Web Page: http://etherboot.org/wiki/soc/ideas
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Etherboot Project creates Open Source software that allows computers to be booted over a network. This is useful in a variety of applications such as schools, banks, clusters, kiosks, and other situations which benefit from centralized administrator and maintainance of OS images. gPXE is our state-of-the-art network bootloader which combines PXE compatibility with features such as HTTP booting and iSCSI and AoE booting.
- 802.11 infrastructure and drivers I propose to design an infrastructure for 802.11 cards to be used by Etherboot, and as many drivers for it as I have time for. Currently there is only one driver for any 802.11 device (prism2) and it's out-of-date and unsupported by any 802.11 infrastructure. My work will expose parameters like SSID and encryption settings, and handle the high-level parts of 802.11 to lessen the difficulty of writing drivers. To make it useful I will implement some of those drivers myself.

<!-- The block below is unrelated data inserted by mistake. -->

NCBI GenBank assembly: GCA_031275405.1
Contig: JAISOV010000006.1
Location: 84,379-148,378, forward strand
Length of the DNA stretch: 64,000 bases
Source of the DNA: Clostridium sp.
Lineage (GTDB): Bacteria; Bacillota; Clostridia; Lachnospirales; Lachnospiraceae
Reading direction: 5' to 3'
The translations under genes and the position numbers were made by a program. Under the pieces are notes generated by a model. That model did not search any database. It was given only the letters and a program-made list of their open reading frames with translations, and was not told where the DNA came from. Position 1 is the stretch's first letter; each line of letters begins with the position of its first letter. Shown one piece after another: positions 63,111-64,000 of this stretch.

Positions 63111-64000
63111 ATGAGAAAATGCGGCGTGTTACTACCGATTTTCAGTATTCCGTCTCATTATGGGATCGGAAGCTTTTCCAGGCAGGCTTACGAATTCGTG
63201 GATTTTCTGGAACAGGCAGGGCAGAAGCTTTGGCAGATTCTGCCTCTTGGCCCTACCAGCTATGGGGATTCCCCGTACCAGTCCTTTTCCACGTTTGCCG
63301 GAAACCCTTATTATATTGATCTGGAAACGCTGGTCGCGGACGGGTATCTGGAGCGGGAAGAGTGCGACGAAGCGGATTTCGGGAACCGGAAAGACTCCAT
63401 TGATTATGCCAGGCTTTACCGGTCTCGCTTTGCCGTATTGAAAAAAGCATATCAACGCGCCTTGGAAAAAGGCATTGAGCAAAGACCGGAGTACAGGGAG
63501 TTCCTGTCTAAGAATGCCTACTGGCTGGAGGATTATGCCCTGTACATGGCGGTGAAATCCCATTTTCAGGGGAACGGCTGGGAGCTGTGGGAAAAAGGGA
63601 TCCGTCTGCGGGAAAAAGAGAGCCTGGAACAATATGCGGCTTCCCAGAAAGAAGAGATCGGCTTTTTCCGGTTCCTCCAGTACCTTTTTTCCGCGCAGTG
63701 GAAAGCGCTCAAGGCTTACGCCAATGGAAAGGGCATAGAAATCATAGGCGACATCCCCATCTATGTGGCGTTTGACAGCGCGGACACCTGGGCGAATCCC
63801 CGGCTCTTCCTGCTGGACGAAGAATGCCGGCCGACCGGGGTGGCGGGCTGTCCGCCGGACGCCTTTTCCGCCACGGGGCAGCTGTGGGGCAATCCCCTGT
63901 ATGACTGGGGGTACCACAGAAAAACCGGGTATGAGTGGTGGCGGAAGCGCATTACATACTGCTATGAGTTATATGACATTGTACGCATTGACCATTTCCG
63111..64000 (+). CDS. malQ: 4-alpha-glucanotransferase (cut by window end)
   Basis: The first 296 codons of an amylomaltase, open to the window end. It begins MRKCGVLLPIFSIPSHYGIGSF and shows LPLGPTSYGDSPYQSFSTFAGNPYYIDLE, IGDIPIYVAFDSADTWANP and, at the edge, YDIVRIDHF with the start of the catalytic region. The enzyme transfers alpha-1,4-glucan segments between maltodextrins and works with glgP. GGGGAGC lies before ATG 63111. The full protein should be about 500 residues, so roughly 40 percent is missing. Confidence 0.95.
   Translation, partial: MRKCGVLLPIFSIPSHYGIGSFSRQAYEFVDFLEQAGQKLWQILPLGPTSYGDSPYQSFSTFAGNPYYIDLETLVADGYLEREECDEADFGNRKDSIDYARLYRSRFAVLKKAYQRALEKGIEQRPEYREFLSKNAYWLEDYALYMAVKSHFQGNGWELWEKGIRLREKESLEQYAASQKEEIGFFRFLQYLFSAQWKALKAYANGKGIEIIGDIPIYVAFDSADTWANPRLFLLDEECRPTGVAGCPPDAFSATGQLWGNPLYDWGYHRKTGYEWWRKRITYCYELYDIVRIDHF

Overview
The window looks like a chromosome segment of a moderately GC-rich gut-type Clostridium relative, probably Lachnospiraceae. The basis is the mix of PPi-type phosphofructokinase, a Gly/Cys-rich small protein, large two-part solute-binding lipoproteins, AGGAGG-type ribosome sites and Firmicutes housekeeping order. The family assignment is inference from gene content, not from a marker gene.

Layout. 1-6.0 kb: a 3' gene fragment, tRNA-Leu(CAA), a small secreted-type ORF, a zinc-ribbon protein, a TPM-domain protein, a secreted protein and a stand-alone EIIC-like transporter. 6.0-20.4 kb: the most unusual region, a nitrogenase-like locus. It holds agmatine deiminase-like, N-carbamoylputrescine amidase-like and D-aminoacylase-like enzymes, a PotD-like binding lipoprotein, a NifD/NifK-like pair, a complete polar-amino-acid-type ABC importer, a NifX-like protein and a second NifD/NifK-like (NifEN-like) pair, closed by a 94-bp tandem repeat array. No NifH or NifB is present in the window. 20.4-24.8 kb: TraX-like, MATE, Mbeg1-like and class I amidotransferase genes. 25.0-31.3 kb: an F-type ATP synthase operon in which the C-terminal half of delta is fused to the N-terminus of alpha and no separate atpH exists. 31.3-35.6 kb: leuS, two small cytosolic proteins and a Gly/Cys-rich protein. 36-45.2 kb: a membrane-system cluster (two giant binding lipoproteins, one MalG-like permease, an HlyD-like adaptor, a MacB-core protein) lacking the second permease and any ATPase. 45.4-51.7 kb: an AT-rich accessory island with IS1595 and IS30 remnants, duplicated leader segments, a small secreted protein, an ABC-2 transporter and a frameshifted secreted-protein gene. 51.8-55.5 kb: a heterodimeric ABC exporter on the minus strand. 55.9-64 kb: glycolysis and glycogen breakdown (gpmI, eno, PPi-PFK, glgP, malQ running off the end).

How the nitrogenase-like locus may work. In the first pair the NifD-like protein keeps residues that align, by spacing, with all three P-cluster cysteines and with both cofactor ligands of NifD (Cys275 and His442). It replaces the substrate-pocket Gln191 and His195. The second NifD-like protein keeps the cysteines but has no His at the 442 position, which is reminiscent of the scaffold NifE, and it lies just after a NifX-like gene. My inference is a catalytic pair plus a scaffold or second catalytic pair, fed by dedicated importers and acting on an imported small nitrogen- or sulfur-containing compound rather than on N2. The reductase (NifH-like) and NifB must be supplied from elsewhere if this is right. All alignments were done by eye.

- Automated regression testing There is currently no automated way to test gPXE's features. This project would involve implementing an automated regression testing framework to test gPXE's features, both in virtual machines and on real hardware. This would allow gPXE developers to ensure their modifications do not break existing functionality, and it would allow third-party vendors to verify that their particular hardware works with gPXE.
- boot.kernel.org - Universal remote network booting for the masses Project aims for creation of website, which can be used by any user for creating and downloading customized boot images, system tools, utilities and network installation images based on needs. It will also support HTTP based booting with PXELinux and allow users to customize the system using the flexibility of interface provided be Syslinux and boot from it without installation. We plan to enable normal users to experiment with different tools, utilities and system images without any hassles.
- Enhancing the Scripting Language in Etherboot gPXE currently features a limited command language. A more powerful scripting language would allow users to specify boot policies or other customizations as a script, without having to understand gPXE completely, or having to edit its code. The following features seem indicated: boolean operators bitwise operators conditional branches arithmetic operations temporary variables The exact structure needs to be identified and refined, so as to be intuitive and efficient at the same time.